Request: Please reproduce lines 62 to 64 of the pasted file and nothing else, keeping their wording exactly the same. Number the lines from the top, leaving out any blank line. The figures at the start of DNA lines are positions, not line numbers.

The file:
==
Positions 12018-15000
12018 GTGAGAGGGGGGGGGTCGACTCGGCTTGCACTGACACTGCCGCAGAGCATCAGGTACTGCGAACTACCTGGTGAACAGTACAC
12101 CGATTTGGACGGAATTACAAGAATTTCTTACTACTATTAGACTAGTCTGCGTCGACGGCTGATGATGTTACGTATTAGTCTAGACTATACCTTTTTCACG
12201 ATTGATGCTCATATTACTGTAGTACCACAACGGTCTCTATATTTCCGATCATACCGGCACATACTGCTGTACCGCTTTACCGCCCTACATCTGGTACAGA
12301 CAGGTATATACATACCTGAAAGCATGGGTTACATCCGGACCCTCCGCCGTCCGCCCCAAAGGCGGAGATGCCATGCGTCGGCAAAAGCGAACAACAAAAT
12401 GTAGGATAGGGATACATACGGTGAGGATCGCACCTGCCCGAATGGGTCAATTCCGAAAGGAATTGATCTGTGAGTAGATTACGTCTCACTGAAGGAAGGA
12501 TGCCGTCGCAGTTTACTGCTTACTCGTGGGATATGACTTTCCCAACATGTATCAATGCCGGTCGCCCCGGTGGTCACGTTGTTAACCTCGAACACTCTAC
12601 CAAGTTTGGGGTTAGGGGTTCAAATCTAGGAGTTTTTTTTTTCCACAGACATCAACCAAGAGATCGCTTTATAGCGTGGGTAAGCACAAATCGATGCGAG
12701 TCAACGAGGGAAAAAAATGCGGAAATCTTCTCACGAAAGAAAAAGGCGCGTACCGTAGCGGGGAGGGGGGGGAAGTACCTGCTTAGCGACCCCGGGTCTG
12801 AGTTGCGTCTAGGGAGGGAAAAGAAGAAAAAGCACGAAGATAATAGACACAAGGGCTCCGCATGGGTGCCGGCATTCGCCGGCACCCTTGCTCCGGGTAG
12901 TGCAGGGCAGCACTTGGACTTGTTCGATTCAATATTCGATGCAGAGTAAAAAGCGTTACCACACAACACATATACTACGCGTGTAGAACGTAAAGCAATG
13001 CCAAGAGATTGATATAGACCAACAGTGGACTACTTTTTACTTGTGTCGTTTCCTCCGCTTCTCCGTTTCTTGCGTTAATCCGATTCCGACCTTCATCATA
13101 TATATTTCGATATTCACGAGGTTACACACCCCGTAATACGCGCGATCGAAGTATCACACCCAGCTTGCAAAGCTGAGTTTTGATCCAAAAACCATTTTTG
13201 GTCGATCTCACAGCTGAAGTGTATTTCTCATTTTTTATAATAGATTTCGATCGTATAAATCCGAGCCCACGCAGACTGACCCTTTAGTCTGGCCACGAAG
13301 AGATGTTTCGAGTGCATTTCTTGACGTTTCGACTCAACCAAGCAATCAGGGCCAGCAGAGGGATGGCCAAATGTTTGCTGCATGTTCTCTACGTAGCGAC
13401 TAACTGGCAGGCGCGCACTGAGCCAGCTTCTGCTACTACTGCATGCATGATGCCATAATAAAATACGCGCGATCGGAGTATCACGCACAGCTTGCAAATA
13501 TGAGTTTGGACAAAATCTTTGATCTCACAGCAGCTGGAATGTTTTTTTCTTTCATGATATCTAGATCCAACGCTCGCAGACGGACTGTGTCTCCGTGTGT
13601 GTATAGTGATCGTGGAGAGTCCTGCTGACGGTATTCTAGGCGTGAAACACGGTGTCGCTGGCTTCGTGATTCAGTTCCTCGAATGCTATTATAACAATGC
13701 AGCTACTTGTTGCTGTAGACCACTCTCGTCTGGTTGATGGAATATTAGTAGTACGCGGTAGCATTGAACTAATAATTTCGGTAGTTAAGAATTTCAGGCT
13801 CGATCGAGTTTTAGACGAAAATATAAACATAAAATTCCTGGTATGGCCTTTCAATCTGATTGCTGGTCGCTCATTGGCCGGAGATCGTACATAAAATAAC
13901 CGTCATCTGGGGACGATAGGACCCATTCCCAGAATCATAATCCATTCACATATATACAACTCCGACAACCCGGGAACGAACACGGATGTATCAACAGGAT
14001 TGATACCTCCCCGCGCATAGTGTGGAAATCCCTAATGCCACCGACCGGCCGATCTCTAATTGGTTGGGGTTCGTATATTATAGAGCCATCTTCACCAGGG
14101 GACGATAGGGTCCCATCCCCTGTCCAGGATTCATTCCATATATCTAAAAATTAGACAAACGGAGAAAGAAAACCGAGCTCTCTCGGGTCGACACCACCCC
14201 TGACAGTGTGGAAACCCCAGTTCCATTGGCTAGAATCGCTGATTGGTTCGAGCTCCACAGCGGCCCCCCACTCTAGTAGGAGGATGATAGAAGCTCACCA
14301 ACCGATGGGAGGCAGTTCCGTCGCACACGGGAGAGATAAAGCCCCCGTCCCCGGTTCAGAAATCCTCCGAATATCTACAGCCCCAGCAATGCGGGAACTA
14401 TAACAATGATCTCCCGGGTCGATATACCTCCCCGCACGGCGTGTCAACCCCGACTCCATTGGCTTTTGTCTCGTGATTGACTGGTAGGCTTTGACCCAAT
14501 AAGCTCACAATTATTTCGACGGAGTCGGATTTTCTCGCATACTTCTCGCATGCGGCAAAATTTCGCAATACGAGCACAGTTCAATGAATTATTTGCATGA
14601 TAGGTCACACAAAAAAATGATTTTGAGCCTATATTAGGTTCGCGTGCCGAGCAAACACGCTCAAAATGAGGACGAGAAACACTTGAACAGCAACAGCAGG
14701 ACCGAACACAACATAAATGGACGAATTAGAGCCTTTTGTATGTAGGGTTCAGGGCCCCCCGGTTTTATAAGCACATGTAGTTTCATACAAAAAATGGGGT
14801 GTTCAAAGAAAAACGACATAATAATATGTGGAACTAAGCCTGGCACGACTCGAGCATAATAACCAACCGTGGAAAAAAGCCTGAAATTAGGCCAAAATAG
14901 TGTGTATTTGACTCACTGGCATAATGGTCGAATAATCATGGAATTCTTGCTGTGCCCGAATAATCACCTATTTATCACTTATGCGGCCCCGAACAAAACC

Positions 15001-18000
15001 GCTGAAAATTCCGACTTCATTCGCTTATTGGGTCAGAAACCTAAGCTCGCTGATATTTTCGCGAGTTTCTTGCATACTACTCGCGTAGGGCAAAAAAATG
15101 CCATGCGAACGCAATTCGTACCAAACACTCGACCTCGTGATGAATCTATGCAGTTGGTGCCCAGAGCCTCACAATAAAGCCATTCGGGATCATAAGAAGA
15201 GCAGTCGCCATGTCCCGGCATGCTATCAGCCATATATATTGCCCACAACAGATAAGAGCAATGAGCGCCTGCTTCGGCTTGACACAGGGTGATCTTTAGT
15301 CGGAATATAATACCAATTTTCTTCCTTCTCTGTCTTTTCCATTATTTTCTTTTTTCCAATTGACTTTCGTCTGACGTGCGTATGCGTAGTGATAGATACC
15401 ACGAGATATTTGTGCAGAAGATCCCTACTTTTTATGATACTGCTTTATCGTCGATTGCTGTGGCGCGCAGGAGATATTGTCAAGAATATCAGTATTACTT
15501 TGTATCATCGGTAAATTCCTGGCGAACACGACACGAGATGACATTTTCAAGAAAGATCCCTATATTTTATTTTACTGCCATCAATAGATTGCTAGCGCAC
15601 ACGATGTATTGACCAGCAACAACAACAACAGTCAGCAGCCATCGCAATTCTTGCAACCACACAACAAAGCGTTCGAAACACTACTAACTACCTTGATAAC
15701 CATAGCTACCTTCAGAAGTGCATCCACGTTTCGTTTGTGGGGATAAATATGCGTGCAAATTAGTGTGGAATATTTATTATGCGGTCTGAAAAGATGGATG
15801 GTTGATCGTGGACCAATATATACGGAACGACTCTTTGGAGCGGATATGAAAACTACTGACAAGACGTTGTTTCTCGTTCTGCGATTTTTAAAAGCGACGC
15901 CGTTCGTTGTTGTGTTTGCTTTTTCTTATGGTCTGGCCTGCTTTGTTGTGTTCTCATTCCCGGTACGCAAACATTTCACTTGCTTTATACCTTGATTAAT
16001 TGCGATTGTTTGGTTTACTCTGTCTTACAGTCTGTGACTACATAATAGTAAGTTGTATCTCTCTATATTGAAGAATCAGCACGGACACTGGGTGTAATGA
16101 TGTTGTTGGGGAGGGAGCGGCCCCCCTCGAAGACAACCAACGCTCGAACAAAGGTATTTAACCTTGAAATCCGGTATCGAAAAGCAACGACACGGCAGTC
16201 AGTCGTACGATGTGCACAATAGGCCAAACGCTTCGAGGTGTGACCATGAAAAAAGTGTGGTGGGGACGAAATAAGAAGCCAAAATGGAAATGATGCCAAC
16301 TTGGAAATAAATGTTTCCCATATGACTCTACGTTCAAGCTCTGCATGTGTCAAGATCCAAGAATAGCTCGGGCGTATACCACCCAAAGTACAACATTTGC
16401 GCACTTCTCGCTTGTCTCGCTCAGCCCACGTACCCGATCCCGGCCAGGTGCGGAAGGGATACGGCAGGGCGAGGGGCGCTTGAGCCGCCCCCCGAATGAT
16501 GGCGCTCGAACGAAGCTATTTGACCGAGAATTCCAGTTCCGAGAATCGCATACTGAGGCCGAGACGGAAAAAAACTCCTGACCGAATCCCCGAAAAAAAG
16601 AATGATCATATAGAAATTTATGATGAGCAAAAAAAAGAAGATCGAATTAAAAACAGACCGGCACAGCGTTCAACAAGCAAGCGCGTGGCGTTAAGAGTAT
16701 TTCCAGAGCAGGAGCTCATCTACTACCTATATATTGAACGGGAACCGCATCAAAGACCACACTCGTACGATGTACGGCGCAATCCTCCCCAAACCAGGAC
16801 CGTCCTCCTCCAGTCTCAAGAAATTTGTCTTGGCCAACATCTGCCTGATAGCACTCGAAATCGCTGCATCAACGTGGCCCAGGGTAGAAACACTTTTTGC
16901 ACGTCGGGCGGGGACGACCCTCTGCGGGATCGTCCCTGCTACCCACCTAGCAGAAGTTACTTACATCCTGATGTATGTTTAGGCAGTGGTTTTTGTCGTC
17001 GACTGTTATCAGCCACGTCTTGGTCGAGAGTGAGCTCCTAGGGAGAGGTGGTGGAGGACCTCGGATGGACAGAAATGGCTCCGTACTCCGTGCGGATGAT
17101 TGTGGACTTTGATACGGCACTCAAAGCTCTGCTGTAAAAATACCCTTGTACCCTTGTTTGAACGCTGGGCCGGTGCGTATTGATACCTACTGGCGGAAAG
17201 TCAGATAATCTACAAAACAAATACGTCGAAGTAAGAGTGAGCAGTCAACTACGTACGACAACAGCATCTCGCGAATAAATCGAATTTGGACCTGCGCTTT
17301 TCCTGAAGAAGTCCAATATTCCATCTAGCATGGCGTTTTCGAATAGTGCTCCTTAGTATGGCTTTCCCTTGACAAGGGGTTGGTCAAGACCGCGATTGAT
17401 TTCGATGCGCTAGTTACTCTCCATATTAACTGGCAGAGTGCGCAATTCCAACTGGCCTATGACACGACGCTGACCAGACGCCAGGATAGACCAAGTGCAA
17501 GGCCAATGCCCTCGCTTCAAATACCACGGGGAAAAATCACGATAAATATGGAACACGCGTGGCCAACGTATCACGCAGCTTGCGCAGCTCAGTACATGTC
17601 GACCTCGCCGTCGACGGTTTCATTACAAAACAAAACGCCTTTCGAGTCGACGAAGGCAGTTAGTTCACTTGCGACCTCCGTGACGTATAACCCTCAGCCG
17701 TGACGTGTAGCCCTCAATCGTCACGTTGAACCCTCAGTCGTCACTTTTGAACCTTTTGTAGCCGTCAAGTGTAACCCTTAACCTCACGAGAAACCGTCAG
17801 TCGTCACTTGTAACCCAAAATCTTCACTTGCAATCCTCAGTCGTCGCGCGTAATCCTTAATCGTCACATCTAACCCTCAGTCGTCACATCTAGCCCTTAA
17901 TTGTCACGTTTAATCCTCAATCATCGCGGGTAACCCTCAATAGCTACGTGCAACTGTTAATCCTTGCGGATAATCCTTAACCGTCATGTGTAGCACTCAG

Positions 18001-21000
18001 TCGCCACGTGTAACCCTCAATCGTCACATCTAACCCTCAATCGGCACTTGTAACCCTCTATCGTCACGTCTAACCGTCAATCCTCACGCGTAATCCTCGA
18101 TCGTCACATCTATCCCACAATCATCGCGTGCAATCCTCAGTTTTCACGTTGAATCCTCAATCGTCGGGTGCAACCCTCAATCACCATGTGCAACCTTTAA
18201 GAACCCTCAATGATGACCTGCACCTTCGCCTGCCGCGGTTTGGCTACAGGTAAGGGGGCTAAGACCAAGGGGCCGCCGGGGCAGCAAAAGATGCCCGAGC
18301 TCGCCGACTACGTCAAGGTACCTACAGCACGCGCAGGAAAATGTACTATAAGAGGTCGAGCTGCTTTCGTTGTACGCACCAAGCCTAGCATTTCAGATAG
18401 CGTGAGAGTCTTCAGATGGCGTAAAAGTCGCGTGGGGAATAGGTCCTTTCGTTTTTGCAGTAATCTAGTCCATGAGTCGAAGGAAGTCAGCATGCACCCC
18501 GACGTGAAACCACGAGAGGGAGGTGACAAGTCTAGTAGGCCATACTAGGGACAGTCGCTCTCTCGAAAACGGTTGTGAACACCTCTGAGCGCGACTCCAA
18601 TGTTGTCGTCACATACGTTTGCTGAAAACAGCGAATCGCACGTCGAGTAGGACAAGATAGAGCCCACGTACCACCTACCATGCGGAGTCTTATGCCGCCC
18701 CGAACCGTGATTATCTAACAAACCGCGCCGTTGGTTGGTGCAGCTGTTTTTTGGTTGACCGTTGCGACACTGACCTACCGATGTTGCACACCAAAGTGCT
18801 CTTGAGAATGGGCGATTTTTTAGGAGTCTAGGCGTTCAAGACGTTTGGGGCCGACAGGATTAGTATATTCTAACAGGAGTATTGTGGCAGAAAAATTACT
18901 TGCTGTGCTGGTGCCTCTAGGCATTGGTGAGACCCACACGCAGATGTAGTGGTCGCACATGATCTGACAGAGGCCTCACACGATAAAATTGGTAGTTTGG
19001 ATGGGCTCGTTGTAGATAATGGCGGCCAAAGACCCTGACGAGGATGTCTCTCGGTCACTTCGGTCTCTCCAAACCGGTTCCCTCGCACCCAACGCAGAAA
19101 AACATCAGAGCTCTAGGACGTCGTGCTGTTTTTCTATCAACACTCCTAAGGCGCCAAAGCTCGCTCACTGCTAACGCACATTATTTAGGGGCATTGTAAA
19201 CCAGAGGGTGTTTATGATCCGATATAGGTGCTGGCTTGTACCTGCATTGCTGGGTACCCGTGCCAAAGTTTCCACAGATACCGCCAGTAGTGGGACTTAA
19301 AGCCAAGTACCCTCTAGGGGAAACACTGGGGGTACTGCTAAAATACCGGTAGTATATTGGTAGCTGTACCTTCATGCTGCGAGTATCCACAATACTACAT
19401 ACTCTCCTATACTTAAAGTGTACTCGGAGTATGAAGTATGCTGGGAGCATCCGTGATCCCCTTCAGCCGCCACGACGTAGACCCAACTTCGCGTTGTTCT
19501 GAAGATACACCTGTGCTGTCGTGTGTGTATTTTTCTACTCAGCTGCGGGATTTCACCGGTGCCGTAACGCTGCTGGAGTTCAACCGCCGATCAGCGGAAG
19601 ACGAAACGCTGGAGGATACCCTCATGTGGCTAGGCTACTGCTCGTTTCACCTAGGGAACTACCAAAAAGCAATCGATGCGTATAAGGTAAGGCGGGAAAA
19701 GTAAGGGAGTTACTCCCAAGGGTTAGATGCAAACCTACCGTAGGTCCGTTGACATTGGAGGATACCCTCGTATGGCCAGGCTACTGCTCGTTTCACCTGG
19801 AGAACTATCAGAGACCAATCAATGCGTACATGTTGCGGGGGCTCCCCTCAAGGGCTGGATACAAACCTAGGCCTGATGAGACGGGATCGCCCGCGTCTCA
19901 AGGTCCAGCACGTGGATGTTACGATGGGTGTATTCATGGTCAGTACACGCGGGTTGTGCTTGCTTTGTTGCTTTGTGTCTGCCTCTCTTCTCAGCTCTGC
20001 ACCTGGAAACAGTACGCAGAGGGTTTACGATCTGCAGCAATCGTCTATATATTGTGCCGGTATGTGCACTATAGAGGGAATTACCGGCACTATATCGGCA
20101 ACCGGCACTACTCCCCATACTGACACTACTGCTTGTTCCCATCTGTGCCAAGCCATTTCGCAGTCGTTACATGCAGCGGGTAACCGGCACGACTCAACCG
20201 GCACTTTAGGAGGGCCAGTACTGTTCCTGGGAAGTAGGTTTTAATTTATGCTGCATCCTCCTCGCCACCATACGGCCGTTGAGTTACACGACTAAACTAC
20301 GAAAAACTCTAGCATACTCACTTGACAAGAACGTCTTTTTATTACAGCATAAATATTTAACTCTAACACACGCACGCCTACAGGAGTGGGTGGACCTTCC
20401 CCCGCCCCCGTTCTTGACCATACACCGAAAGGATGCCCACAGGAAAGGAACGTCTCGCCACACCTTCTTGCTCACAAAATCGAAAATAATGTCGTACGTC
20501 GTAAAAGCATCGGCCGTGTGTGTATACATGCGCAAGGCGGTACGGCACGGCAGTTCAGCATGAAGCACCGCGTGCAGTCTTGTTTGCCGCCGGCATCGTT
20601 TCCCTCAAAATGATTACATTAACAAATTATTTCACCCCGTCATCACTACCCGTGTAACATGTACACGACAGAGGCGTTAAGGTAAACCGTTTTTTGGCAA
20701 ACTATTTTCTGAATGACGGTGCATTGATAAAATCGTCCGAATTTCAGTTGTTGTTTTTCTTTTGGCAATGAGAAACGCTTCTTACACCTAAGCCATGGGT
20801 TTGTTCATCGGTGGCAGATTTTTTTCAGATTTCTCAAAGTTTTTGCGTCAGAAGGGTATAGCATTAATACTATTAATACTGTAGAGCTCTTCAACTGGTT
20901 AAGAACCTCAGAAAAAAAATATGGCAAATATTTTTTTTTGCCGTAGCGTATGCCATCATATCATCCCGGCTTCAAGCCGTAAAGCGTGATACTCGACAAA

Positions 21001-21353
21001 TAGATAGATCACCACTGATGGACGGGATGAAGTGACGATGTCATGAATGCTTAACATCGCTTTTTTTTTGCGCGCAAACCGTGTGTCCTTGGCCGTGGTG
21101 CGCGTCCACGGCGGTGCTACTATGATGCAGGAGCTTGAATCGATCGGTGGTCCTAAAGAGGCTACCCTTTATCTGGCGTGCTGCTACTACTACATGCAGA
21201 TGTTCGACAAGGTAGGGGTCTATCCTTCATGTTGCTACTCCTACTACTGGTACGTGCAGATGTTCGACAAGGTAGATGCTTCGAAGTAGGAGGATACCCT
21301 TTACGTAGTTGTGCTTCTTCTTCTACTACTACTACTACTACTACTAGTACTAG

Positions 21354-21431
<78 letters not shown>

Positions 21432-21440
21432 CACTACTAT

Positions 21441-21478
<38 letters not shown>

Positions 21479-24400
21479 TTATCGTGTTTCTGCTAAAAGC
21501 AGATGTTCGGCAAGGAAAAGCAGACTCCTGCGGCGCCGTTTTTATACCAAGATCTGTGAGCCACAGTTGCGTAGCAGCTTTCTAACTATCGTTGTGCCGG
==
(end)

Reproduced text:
17901 TTGTCACGTTTAATCCTCAATCATCGCGGGTAACCCTCAATAGCTACGTGCAACTGTTAATCCTTGCGGATAATCCTTAACCGTCATGTGTAGCACTCAG

Positions 18001-21000
18001 TCGCCACGTGTAACCCTCAATCGTCACATCTAACCCTCAATCGGCACTTGTAACCCTCTATCGTCACGTCTAACCGTCAATCCTCACGCGTAATCCTCGA